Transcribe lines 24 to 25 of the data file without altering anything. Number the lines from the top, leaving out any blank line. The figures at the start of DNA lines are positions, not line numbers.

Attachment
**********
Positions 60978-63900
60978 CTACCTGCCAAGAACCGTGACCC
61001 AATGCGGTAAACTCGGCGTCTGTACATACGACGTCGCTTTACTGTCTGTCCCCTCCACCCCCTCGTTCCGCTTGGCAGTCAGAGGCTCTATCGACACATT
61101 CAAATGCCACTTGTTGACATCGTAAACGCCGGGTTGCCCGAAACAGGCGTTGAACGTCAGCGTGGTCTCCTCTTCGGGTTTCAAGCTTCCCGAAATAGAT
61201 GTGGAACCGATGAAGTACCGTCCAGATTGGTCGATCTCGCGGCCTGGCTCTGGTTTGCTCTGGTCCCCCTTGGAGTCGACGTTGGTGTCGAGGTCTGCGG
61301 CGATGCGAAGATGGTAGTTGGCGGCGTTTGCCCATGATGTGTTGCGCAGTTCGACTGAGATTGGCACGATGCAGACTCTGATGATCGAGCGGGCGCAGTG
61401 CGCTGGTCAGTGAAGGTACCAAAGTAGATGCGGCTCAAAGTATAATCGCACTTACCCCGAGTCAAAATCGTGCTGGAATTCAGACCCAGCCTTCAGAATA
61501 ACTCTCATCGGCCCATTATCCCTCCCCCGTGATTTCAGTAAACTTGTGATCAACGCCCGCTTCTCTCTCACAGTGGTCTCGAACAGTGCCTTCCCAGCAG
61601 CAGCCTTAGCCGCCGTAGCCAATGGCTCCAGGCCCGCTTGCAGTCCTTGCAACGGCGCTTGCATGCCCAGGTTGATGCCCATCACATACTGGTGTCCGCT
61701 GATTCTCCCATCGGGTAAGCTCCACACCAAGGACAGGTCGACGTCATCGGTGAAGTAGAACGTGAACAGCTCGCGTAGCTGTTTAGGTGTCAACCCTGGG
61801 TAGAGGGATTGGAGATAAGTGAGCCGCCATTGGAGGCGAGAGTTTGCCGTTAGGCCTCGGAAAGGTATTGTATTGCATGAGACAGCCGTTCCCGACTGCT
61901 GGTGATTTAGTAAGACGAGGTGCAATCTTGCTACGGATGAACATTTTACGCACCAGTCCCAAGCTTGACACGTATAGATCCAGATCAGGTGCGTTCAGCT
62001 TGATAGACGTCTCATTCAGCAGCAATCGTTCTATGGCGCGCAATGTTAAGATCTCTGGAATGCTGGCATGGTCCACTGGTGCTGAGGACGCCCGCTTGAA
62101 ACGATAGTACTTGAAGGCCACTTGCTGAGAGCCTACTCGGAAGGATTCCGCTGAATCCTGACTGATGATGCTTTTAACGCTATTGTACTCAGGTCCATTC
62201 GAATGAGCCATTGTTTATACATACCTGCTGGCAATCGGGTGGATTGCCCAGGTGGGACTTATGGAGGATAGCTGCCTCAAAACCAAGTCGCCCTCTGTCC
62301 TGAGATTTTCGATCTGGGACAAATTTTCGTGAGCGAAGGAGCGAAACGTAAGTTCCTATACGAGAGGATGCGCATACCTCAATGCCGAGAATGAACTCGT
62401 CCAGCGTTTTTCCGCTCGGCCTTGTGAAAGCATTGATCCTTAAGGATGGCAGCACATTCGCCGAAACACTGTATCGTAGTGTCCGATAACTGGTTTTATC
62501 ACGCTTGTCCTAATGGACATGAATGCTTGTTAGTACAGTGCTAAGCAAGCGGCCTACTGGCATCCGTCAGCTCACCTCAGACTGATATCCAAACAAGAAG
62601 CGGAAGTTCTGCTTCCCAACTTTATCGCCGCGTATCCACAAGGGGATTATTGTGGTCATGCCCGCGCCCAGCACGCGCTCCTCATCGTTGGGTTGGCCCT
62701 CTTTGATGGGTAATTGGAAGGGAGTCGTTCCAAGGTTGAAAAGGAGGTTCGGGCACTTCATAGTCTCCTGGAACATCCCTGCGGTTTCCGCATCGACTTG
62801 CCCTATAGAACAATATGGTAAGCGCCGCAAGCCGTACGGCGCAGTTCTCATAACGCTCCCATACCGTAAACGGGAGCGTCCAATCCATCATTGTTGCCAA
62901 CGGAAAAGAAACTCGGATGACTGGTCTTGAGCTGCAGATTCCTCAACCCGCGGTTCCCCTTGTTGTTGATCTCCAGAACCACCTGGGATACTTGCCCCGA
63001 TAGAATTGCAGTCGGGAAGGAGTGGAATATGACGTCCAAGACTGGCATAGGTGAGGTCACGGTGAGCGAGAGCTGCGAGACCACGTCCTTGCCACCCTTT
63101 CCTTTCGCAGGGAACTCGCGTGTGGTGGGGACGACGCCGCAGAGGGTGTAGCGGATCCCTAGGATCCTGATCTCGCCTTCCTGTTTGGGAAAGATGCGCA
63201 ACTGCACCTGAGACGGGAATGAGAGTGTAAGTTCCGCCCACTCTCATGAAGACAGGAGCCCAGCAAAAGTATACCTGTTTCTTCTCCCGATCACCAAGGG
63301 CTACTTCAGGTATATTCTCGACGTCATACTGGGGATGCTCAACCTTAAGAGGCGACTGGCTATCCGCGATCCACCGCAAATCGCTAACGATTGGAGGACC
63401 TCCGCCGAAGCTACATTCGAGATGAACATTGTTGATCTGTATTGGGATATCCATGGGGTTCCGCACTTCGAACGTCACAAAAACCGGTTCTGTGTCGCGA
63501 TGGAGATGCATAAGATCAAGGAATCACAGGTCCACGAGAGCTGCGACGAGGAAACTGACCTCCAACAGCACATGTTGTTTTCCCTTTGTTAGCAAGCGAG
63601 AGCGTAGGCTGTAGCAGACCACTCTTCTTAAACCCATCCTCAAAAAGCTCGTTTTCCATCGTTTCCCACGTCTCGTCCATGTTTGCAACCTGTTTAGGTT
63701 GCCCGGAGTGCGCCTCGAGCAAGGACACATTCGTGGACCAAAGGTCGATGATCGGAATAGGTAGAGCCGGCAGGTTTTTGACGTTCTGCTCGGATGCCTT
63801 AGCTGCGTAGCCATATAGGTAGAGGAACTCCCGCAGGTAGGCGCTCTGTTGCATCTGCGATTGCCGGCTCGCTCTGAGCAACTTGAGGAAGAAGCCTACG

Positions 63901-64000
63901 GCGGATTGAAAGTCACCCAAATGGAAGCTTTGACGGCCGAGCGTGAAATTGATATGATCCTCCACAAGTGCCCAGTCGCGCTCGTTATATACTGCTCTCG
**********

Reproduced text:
63101 CCTTTCGCAGGGAACTCGCGTGTGGTGGGGACGACGCCGCAGAGGGTGTAGCGGATCCCTAGGATCCTGATCTCGCCTTCCTGTTTGGGAAAGATGCGCA
63201 ACTGCACCTGAGACGGGAATGAGAGTGTAAGTTCCGCCCACTCTCATGAAGACAGGAGCCCAGCAAAAGTATACCTGTTTCTTCTCCCGATCACCAAGGG